Even if the violence subsides and some sort of political agreement is reached (a huge if), there is potential financial chaos to deal with despite Russia’s only partially delivered pledge of $15 billion to bail its neighbour out.

from MacroScope:

Cold War chill over Ukraine

Dramatic twist in the Ukraine saga last night with a conversation between a State Department official and the U.S. ambassador to Ukraine posted on YouTube which appeared to show the official, Assistant Secretary of State Victoria Nuland, deliberating on the make-up of the next government in Kiev.

That led to a furious tit-for-tat with Moscow accusing Washington of planning a coup and the United States in turn saying Russia had leaked the video, which carried subtitles in Russian. A Kremlin aide said Moscow might block U.S. "interference" in Kiev.

from The Great Debate:

Ukraine’s Protests: Not (yet) a revolution

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In the three weeks since Ukraine formally suspended talks aimed at signing an Association Agreement with the European Union, two important facts have become clear.

First, it is now apparent that Ukraine's president, Viktor Yanukovich, had no effective strategy to resist intense pressure against the EU deal from Moscow. The Kremlin promised big cash loans, a gas discount and debt forgiveness, while explicitly threatening to block Ukraine's access to the Russian market and implicitly threatening to stoke separatism in regions of the country.

from The Great Debate:

Russia: Where has all the money gone?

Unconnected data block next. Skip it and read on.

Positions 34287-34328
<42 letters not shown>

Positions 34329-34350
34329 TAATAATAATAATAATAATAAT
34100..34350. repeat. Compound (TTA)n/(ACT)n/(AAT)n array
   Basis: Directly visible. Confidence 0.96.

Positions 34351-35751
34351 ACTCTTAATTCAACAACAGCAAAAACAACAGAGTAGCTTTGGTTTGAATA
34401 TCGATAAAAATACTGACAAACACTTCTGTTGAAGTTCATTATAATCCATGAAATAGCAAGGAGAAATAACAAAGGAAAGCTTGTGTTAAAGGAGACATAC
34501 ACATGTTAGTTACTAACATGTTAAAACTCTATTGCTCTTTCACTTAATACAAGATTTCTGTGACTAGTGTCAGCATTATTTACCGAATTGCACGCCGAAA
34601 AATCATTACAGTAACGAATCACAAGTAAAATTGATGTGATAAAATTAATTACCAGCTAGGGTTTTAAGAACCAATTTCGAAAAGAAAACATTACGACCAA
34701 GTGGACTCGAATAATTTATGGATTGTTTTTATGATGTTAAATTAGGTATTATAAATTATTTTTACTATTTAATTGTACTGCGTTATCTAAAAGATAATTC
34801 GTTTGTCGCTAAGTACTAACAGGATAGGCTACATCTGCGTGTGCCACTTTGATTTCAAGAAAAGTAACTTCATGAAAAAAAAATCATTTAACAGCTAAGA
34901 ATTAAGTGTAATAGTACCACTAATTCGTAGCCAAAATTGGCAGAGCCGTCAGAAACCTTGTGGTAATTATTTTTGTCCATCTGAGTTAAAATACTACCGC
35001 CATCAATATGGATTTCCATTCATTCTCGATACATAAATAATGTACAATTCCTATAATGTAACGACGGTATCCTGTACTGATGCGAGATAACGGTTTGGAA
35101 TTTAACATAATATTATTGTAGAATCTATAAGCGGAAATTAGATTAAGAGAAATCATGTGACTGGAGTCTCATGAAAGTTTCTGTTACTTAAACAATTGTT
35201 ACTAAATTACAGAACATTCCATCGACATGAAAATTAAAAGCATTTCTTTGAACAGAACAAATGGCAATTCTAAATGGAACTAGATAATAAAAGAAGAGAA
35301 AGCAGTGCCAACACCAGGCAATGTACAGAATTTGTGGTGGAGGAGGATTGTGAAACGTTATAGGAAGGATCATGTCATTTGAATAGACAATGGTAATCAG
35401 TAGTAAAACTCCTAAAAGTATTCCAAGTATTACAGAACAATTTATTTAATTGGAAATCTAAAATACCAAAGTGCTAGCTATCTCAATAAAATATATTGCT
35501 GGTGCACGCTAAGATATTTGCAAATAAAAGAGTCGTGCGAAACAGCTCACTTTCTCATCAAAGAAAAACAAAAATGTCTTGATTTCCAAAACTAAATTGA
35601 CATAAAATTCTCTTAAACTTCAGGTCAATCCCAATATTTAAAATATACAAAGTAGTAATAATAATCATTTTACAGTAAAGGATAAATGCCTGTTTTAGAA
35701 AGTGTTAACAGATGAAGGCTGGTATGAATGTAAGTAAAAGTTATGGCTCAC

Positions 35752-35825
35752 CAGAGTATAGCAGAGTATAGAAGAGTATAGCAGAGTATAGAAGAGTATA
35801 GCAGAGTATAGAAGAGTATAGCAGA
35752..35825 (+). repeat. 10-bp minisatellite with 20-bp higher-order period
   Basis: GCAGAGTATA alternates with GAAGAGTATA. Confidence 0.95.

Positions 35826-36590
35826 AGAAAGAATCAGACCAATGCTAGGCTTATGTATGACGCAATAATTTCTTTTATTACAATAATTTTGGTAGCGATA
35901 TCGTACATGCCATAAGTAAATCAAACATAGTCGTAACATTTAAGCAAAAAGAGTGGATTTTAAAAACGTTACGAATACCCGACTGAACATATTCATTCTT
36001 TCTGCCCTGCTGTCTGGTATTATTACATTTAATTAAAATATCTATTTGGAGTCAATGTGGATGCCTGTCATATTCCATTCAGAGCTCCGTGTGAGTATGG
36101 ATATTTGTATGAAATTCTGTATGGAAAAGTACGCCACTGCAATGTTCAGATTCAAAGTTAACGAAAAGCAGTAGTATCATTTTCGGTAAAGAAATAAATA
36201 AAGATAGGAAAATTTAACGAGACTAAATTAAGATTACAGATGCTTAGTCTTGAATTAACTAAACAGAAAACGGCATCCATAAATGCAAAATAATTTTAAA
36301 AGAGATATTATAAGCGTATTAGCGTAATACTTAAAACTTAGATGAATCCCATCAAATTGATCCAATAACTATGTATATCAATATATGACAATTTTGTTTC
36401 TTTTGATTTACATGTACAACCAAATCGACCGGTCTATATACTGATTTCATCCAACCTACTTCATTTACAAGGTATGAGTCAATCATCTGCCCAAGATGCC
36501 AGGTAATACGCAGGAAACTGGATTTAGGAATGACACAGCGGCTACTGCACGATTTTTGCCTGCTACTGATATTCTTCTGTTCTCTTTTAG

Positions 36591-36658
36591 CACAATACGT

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Russian President Vladimir Putin has had a good run over the past few months.

Edward Snowden, the former NSA contractor, landed on his doorstep, a gift from the PR gods. Agreement on Syria went from no chance to golden opportunity in the course of one afternoon. Forbes dubbed Putin the most powerful man in the world. Yet all these successes obscure a basic fact: Russia is running out of money.

To be fair, Russia is far from broke. Revenues continue to stream in from oil and gas sales, and Moscow maintains healthy financial reserves for future rainy days. Russia also dislikes budget deficits and keeps its foreign debt down -- a model of fiscal rectitude that most Western countries can only dream about.

from Photographers' Blog:

Riding the Moscow metro

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Moscow, Russia

By Lucy Nicholson

London has the world’s oldest underground rail system; Tokyo’s metro has employees to push people into packed trains; New York’s subway is an ethnic melting pot. Hidden beneath the streets of Moscow is something completely different. To step onto the Moscow metro is to step back in time and immerse yourself in a museum rich in architecture and history.

Opened in 1935, it is an extravagant gallery of Communist design, full of Soviet artworks, Art Deco styling, statues, chandeliers, marble columns and ceiling mosaics.

from The Great Debate:

Navalny: Russia’s opposition hero cult

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Russia’s opposition has turned into a hero cult. What was a protest movement has morphed into a one-man show called Alexei Navalny.

The man who first fought Russian corruption with crowdsourcing is now running for mayor of Moscow. But for his 10,000 volunteers, mostly kids in their early 20s with no Soviet memories, he is already president.